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NLME relies on a "univariate" as opposed to "multi-variate" data structure. See the description below, copied from my response to another question here:

Data manipulation in R for functional data analysis

As to how you would get the data into R and into one of these formats, we'd need to know more about what your input file looks like and the format that it is in. However, here are some general tips on formatting the type of data that you have for analysis in any system.

Singer (Applied Longitudinal Data Analysis) suggests two generally useful layouts for the statistical analysis of longitudinal data: the person-level (mutlivariate) structure or the person-period (univariate) structure. The latter is generally preferrable for a number of reasons.

The person-level data structure (or the multivariate format) contains one row of data for each observational unit (such as persons) and a variable for each measurement period. Age would not be included in the data set and would be implicit in the levels of your time factor (e.g., in a repeated measures ANOVA). This structure can lead naturally to summaries that aren't very meaningful, is less efficient than it could be, and cannot account for your unequally spaced observations (differing age intervals between observations) or time-varying covariates.

That data setup might look something like this...

Mutlivariate
    ID  Gender  height1 height2 height3 height4 height5
    1   Boy     76.2   74.6   78.2   77.7     76
    2   Boy     80.4   78.0   81.8   80.5     80
    3   Boy     83.3   82.0   85.4   83.3     83
    4   Girl    96.0   94.9   97.1   98.6     96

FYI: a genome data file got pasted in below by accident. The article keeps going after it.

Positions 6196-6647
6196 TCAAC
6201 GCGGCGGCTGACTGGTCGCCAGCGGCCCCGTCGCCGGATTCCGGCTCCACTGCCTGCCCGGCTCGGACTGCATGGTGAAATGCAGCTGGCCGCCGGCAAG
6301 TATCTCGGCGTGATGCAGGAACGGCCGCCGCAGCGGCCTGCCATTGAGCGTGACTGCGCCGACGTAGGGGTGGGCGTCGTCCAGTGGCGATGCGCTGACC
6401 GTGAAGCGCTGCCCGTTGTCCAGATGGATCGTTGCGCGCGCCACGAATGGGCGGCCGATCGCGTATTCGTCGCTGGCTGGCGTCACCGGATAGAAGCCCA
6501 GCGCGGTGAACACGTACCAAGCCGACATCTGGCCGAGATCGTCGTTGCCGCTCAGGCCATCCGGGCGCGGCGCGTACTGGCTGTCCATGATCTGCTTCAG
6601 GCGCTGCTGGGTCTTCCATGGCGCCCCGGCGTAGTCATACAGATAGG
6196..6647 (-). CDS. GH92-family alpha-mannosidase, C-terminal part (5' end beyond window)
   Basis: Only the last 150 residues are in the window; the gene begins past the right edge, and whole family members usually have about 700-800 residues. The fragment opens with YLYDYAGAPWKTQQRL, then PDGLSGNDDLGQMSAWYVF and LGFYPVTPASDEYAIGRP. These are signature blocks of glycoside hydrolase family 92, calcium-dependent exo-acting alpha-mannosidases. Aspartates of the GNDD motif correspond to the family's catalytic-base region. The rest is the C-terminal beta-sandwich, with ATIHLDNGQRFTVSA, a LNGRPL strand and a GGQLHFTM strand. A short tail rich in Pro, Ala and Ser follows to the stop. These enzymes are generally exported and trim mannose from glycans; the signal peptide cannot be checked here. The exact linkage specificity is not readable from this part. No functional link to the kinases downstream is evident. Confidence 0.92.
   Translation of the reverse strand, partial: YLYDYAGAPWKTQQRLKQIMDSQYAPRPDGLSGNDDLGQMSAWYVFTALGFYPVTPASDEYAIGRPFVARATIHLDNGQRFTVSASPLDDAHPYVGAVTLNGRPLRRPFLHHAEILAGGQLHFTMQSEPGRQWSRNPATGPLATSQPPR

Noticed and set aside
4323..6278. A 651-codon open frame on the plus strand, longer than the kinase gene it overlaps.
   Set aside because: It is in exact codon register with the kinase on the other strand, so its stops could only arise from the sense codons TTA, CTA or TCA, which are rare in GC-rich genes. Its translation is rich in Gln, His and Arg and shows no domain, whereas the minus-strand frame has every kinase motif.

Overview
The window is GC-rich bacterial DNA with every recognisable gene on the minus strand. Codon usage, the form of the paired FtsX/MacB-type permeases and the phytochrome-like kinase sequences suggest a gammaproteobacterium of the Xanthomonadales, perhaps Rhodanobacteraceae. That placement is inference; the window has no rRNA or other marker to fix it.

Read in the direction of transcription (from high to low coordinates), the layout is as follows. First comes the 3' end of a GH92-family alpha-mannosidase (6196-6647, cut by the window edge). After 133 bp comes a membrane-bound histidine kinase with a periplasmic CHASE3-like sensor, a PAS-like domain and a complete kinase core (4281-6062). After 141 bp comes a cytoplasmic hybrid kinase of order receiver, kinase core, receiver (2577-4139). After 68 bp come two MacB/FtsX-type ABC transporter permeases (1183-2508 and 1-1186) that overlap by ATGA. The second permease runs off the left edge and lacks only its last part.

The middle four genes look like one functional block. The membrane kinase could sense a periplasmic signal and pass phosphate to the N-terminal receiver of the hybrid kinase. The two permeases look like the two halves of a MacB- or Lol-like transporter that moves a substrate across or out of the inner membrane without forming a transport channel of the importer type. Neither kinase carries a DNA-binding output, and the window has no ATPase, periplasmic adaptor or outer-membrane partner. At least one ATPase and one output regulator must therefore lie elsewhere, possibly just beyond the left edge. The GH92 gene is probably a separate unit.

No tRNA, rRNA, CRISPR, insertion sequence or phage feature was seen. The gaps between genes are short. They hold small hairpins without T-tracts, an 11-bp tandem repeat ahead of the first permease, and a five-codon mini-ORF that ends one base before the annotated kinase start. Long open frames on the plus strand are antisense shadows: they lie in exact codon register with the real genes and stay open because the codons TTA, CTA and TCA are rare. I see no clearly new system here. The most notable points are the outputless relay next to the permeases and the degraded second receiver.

5   Girl    87.7   90.0   89.6   90.3     89
    6   Girl    85.7   86.9   87.9   87.0     86

A preferable layout is often the person-period layout (or the univariate format) where each individual has a record for each time for which they were observed. The person-period dataset has a number of advantages. First, it leads to more natural summaries of the data, e.g. getting an average by group, by time or by group and time is now straight forward. Second, the dataset will accommodate entry of unequal intervals in the time dimension, such as you have here. In addition, if you have them, you could add columns for any other demographic covariates and these could differ over time. Also, data in this format is prepared for modern analytical techniques such as multilevel modeling. Finally, the univariate data structure is consistent with good practice in database design and normalization, increasing efficiency and making it appropriate for the typical query structure.

The univariate layout would look something like this...

Univariate
    ID  Age Gender  Height
    1   1   Boy     76.2
    1   1.5 Boy     74.6
    1   3   Boy     78.2
    1   5   Boy     77.7
    2   1   Girl    80.4
    2   1.5 Girl    81.8
    2   3   Girl    80.5
    2   5   Girl    80
    3   1   Boy     115.8
    3   1.5 Boy     112.3
    3   3   Boy     111.0
    3   5   Boy     104.1